NPCIL has now added a new condition for breaking ground, and that is operational experience with a “reference plant.” By this the Indian nuclear energy development agency means it wants to know that an EPR is up and running and that issues like reliability and costs are well documented.

For its part, Areva points to the two EPRs nearing completion at Taishan in Guangdong province in China which are expected to be in revenue service by the end of 2017.  NPCIL says, in response, ‘fine we’ll wait.’  Areva also offered the Flammanville EPR as a reference plant which is expected to be complete in 2018.

But that’s not the end of it. At an estimated cost of $4,000/Kw, each EPR is expected to cost close to $7 billion.  NPCIL is asking the French government, which owns about 85% of both EDF an Areva to provide India with a line of credit to pay for all six reactors.

So, consider the size of the project.  By the numbers it comes to almost 10 Gwe of electrical power costing more than $42 billion. Assuming the reactors are built in pairs, intelligent scheduling suggests that units 1 & 2, if started in 2018, will be complete in 2023; units 3 & 4 would be complete by 2026, and units 5 & 6 would be complete by the end of the decade.

South Korea was able to figure out how to build four 1400 MW PWR type reactors for the UAE without defaulting to a serial series of starts and finishes.

But India doesn’t seem to work that way.  At Kudankulam, in Tamil Nadu, NPCIL waited until Units 1 &2, each 1000 MW Russian built VVERs, were fully commissioned before breaking ground on Units 3 &4.  Contracts are just now being drawn up between Rosatom and NPCIL for Units 5 & 6.

The longer it takes the complete all six EPRs the more the later units are going to cost. This  brings us back to NPCIL wanting EDF and Areva not only to carry all the risk, but also to provide the credit line for the costs. That’s a lot of water to carry. It comes as no surprise the EDF wants to see NPCIL be more of a partner and less of a pirate in this relationship.

In terms of piracy on the high seas, so to speak, NPCIL wants the purchases of long lead procurement items by EDF from Indian heavy manufacturing firms to be paid for in Euros.  Examples include turbines, pumps, and switch station equipment.  Why India doesn’t trust its own currency is a mystery.  Another odd item is that India wants to place a tariff on French nuclear components brought into the country by EDF.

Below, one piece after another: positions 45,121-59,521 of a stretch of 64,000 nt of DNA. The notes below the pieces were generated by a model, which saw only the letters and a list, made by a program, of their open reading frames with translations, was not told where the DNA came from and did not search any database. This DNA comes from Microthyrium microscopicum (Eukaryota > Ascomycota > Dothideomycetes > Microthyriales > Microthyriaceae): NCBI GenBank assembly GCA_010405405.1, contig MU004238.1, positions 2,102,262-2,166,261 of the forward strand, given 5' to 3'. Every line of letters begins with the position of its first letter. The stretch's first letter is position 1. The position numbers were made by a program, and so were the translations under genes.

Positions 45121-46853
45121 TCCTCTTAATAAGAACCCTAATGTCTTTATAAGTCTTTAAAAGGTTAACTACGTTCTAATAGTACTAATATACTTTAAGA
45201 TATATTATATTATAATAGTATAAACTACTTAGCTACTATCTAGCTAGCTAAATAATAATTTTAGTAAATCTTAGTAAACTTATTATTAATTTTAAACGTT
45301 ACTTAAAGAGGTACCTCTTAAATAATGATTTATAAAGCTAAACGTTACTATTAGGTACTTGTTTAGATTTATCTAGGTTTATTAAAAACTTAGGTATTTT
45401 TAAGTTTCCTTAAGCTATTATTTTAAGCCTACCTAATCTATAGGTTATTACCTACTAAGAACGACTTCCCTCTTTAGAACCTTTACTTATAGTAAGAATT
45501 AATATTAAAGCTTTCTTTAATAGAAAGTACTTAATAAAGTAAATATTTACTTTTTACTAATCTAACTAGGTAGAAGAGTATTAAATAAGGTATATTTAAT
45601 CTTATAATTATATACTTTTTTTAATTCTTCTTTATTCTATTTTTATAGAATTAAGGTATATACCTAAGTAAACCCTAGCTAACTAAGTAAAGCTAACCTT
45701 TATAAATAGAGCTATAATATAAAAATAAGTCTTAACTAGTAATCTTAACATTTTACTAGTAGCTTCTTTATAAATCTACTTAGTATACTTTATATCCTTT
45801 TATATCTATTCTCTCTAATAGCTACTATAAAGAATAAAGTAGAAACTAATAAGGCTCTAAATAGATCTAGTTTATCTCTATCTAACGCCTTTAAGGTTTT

Given the interesting negotiations taking place, it should be noted that French President Emmanuel Macron is expected to pay a state visit to India by the end of 2017. This puts some pressure on all parties to complete a general framework agreement that ties up all the loose ends before then.

Westinghouse, which though bankrupt, still has ambitions to build six 1150 MW AP1000s PWR type reactors at Andhra Pradesh on India’s east coast. The new executive team in Pittsburgh might want to look at how the deal with EDF is shaping up before they take the next flight to New Delhi to discuss that project.

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NASA Plans to Use Nuclear Reactors on MARS

kilopower-unit_thumb.jpg

KiloPower Design – Image Source: Dasari V. Rao, Patrick McClure, Los Alamos National Laboratory as published in R&D Magazine 02/14/17

  • The reactors would use highly enriched uranium as a fuel to power fission processes.
  • The development of the technology would also require completion of the design and flight qualification of the Advanced Stirling Radioisotope Generator (ASRG)

The first humans to settle on Mars could have small nuclear power stations responsible for providing energy. Solar energy won’t be sufficient to meet the power requirements of a group of astronauts living and working on Mars for an extended period of time.

Scientific American reports that NASA is currently working on a project to develop nuclear fission reactors that could work on the red planet. The agency has built several small test prototypes of the reactors and is due to start testing the technology in a few months.

Each nuclear reactor can produce up to 10 kilowatts of power – enough to support two people on an expedition mission to the planet. NASA has estimated that an eight-person expedition would need 40 kilowatts of power.

This isn’t the first time the US space agency has experimented with nuclear reactors in space. Also the Russians have considerable experience with RTGs and fission reactors in space. (WNA profile of space nuclear technology)

Back in the 1960s it developed the SNAP (Systems for Nuclear Auxiliary Power) program that led to the creation of the radioisotope thermoelectric generator (RTG). This device uses a small mass of decaying plutonium-238 that gives off heat by converting it to electric power with a solid state thermocouple. (NASA fact sheets) (Infographic in NASA missions using RTGs)

The Curiosity rover currently exploring Mars uses an RTG for power as does the Cassini probe .

Chief Technologist Lee Mason, who oversees power and energy storage technology development at NASA’s Glenn Research Center, told Space.com that these new reactors will be the “first time we operate a fission reactor that could be used in space since the 1960s SNAP program.”

Successfully installing a power source on Mars is going to be a key part of establishing humans on the planet. Fission reactors are a better choice than solar panels because of Mars’ distance from the sun and their power output would not be diminished by the planet’s dust storms.

“We’ve landed some really cool things on Mars and they’ve had some pretty remarkable power systems … but they’re not going to cut it for human missions,” Mason said during last month’s Humans to Mars Summit in Washington, D.C.